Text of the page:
Spanish Mustangs: America's First Horse (Happy Birthday, Houdini!)

In honor of Houdini’s 22nd (!) birthday today, I thought I’d share a bit of info about his breeding with you!

Most people who know us know that Houdini is a Mustang. Actually, he is a Spanish Mustang (also known as Spanish Colonial Horses). There are a lot of differences between Spanish Mustangs and BLM Mustangs, from their history as a breed to herd management. I have a big affinity for BLM Mustangs as well as Spanish Mustangs, I have worked with both and I think they are both phenomenal breeds. I’ll talk a bit about the differences between the two breeds, but I really just want to highlight the Spanish Mustang and what makes the breed so special.

In the most basic terms, the main difference between the histories of the Spanish Mustangs and the BLM Mustangs, is that while they are both wild horses of mixed breeding, Spanish Mustangs are a breed developed from a specific conservation plan, intended to preserve the descendants of Spanish horses brought from the Iberian peninsula in the 16th and 17th centuries. Both breeds are very similar, as they both descend from these Spanish horses, but BLM Mustangs essentially have had less management in regards to the other breeds introduced into the herds. Throughout history, Native Americans used wild horses and frequently bred them with larger breeds to create a different type of horse, more of a workhorse. Spanish Mustangs have been developed over the century from carefully selected wild horses who retain the most of their Iberian ancestors’ traits.

Spanish Mustangs are used in all disciplines, from dressage, show jumping and eventing to endurance and agility and have ended up competing all over the world. The concept for the conservation efforts that were concentrated on Spanish Mustangs was developed in the early 1900’s by the Brislawn family. They went about gathering horses from around the country who displayed the most characteristics indicating that they were of Spanish descent. There were no tests to be performed on these horses at the time, but apparently their methods were pretty successful because a study from about 10 years ago found that Spanish Mustangs registered with the breed actually did have DNA tracing their origins to the Iberian peninsula.

Spanish Mustangs come in a huge variety of colors, similar to BLM Mustangs, including appaloosa, paint and roan patterns. They tend to be smaller in stature than BLM Mustangs, largely due to the absence of the other breeds which were introduced to make more efficient workhorses. Their average height is 13.2 to 15 hands, with a very uphill build and natural collection. They tend to have a fairly short neck and back, well-boned legs and deep hooves with thick walls. Even despite their small stature, their sturdiness and conformation allow them to carry more weight than some other horses of similar stature. Many of them also have a classic Roman nose, or a face with a convex profile, which is further evidence of their Iberian or Baroque ancestry. They are also noted for their love of being around people, their quick and observant nature (both of which describe Houdini) and their eagerness to please (which does not always describe Houdini).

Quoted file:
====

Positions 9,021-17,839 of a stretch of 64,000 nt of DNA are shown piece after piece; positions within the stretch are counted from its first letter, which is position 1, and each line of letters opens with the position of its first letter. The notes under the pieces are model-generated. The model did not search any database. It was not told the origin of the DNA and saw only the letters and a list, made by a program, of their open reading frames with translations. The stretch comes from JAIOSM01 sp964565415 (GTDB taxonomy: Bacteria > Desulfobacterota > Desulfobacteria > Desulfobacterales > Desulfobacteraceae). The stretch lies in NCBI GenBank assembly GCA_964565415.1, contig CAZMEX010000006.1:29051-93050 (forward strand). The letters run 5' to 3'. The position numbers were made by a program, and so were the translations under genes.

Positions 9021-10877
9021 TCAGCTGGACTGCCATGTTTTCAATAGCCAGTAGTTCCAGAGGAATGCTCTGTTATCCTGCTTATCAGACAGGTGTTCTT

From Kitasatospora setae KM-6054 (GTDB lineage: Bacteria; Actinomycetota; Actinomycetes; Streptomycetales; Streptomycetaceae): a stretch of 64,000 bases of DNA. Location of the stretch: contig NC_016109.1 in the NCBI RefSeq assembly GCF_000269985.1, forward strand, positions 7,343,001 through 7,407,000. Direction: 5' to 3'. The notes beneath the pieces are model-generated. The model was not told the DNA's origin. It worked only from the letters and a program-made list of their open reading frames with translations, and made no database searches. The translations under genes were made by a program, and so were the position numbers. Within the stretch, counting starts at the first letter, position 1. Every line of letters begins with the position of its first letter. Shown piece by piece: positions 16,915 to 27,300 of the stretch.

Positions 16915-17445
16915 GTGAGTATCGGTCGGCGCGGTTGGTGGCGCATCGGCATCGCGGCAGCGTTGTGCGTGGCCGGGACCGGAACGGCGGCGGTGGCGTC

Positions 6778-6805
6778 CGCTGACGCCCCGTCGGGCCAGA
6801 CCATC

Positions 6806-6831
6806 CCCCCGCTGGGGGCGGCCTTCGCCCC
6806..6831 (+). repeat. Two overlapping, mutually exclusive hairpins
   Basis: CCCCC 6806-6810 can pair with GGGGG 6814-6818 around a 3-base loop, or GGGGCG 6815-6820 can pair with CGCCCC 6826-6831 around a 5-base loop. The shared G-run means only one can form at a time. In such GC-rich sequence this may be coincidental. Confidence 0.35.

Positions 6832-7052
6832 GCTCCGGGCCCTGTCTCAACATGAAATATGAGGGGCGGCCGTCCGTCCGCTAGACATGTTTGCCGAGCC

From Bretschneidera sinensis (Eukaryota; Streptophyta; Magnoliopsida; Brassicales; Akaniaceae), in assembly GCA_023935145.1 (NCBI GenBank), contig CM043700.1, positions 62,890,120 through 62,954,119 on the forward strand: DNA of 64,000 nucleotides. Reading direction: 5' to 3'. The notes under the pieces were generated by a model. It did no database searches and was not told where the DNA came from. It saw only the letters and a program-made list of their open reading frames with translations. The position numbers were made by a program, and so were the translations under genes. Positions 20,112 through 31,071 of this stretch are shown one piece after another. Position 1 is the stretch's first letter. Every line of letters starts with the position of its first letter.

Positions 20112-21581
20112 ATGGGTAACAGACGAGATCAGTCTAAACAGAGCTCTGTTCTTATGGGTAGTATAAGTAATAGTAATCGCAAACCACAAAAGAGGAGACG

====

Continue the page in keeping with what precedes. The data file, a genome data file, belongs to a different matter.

As Houdini comes from a managed herd, horses are adoptable when they are captured during roundups. I am always looking for more details, but what I know of his history is that he was purchased by a vet, Dr. Mathey, but I’m not sure exactly what age he was at this time. Dr. Mathey started him under saddle and from what I was told, he essentially used him only to make the rounds of his ranch to check on and feed his cattle. At some point he recognized that Houdini would be suited for a career aside from being a ranch horse and he sent him to my trainer, Diane. She began working with him over fences and I believe he was ‘unofficially’ up for sale. I rode him in lessons for a bit and we discussed the possibility of leasing him. Unbeknownst to me, my parents decided to purchase him (somehow it seemed like a good idea to get a 6 year old Mustang for their 10 year old daughter, thanks Mom and Dad:)!) and the rest is history! If you haven’t already, you can read more about my history with Houdini and our whole journey together in an earlier post.

I could probably keep going for several more pages so I’ll stop myself here, but if you weren’t familiar with Spanish Mustangs before today, I hope you’ve enjoyed reading a bit about them! I’d love to know if any of you have experience with Spanish Mustangs and I’d be happy to answer any questions I can about the breed. After 16 birthdays celebrated with Houdini, I’m so glad I have a platform to share some of his unique heritage this year. I can't believe he is already 22! We'll be going out for a little birthday ride later today and (surprise!) we'll be going to an event next month. He still has plenty left in the tank for an old guy! ;)